SAN SALVADOR – El Salvador became the first country in the world to adopt bitcoin as legal tender after Congress approved President Nayib Bukele’s proposal to adopt the cryptocurrency.
With 62 out of 84 possible votes, lawmakers voted to create a law to adopt bitcoin, despite concerns about the potential impact on El Salvador’s program with the International Monetary Fund.
Bukele touted the use of bitcoin for its potential to help Salvadorans living abroad send money home, while claiming that the US dollar will also continue to be legal tender.
“This will bring financial inclusion, investment, tourism, innovation and economic development for our country,” Bukele said in a tweet shortly before the vote in Congress, which is controlled by his party and its members. allies.
The use of bitcoin will be optional for individuals and will not pose risks to users, said Bukele, with the government guaranteeing convertibility into dollars at the time of the transaction through a trust created with the bank of development of the BANDESAL country.
By law, bitcoin must be accepted by businesses when offered as payment for goods and services. Tax contributions can also be paid in cryptocurrency.
Its use as legal tender will begin in 90 days, with the bitcoin-dollar exchange rate set by the market.
Cryptocurrency supporters hailed the move as legitimizing the emerging asset, but its impact on the regulation, taxation or adoption of bitcoin in other countries remains to be seen.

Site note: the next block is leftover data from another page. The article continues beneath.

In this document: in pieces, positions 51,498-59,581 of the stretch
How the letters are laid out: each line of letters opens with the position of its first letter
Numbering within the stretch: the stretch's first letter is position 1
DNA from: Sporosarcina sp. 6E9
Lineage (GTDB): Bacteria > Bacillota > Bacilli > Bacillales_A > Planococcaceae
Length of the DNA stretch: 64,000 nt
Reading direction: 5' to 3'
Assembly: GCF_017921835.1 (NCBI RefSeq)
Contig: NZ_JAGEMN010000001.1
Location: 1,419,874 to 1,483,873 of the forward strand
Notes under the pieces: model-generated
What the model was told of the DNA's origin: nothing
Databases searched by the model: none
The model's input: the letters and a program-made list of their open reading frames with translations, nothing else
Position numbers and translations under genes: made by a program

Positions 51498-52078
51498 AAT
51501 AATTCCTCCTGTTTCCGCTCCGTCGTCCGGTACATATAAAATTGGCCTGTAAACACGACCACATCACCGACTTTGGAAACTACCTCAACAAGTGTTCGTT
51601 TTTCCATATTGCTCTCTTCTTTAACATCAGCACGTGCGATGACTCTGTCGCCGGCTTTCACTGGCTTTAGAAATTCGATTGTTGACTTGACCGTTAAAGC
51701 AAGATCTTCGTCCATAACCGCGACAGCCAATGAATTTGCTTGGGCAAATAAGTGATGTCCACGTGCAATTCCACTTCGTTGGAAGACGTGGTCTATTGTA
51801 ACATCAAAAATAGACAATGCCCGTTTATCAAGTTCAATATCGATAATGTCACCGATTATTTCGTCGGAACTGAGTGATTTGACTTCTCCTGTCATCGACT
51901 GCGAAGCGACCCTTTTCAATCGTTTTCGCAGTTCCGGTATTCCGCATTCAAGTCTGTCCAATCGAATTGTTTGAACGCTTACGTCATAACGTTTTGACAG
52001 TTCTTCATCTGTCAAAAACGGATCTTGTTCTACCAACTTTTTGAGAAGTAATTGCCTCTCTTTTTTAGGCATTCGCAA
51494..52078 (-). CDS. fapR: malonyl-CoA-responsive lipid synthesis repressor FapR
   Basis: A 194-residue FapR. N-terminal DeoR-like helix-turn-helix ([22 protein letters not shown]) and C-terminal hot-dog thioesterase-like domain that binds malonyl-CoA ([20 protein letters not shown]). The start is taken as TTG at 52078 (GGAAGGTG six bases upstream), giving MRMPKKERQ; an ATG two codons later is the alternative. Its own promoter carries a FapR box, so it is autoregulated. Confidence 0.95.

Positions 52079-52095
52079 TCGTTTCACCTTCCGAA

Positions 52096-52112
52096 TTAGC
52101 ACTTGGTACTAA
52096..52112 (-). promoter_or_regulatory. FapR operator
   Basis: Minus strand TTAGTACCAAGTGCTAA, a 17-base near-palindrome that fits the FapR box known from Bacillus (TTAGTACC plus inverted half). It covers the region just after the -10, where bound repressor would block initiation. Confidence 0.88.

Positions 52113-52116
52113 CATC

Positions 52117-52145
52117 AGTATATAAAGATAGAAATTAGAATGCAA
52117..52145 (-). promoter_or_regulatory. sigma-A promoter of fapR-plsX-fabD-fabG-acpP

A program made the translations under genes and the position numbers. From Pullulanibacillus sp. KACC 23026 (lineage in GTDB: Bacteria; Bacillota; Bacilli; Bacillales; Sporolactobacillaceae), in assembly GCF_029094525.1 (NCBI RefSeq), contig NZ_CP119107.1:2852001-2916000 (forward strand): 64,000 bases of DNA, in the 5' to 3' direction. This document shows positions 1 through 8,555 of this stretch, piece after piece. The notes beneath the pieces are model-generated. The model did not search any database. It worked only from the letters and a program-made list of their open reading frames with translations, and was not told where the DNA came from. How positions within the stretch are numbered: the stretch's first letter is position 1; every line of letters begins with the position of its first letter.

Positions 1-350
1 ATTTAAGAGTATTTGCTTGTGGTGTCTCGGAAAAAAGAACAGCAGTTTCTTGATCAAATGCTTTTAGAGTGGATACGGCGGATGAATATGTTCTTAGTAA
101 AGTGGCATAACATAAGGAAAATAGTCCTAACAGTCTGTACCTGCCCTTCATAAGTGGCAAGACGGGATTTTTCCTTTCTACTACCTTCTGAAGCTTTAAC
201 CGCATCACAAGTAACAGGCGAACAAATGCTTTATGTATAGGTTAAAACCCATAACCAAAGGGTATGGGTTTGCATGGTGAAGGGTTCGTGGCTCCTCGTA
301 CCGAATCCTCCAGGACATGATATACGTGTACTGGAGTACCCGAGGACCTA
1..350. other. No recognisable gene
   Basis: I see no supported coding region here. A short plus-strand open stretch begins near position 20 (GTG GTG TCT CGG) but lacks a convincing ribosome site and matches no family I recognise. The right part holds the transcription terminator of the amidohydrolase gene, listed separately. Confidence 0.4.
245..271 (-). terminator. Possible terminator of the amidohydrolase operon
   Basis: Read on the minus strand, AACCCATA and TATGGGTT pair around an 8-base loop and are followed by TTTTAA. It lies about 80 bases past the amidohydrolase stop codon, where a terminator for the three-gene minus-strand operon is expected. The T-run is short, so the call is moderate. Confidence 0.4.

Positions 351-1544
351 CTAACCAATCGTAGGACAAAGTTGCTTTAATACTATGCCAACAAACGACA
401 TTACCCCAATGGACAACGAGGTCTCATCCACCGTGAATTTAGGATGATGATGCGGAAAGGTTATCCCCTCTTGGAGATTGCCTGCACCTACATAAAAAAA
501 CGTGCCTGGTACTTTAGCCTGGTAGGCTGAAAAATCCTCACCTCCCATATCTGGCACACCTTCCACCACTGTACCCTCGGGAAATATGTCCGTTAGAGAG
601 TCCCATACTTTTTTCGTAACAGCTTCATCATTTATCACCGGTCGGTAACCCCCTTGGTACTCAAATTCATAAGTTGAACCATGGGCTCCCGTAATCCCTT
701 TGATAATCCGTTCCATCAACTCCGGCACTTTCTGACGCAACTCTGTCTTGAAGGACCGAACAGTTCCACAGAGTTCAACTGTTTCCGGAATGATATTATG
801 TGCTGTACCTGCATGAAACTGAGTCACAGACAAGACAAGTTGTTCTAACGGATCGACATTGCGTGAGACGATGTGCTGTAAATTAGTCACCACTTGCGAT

Still, there was no immediate sign that other countries would follow El Salvador’s adoption of bitcoin.
“Whether this becomes the first of what becomes a trend and then snowballs, or if it will be an incident, we’ll only know through history,” said Brandon Thomas, partner at Grayline Group consulting firm .
Analysts also said the move could complicate talks with the IMF, where El Salvador is seeking a program worth more than $ 1 billion.
Bitcoin had its best day in two weeks, rising 6% to $ 35,200.
“The market will now focus on adoption via El Salvador and whether other countries will follow suit,” said Richard Galvin of crypto fund Digital Asset Capital Management. “This could be a key catalyst for bitcoin over the next two to three years.”
Emerging economies – where banking penetration is much lower than in developed countries and reliance on money transfers from abroad much higher – have quickly warmed up to cryptocurrencies.
Outside of the United States, the countries with the highest crypto production and trading volumes are all developing countries, according to the Bank of America (BofA), including China, Colombia, and India.
But the use of digital currencies in general can also present risks for dollarized economies, which have adopted foreign currencies as legal tender, like El Salvador, he added.
Dollarization “is a major issue for macro and financial stability in many emerging markets, and it could worsen if digitization facilitates access to foreign currencies,” said David Hauner of BofA.
El Salvador relies heavily on the money sent back by workers overseas. World Bank data showed that remittances to the country amounted to nearly $ 6 billion, or about one-fifth of GDP in 2019, one of the highest ratios in the world.
It is not known what proportion of remittances sent to El Salvador are in the form of bitcoin.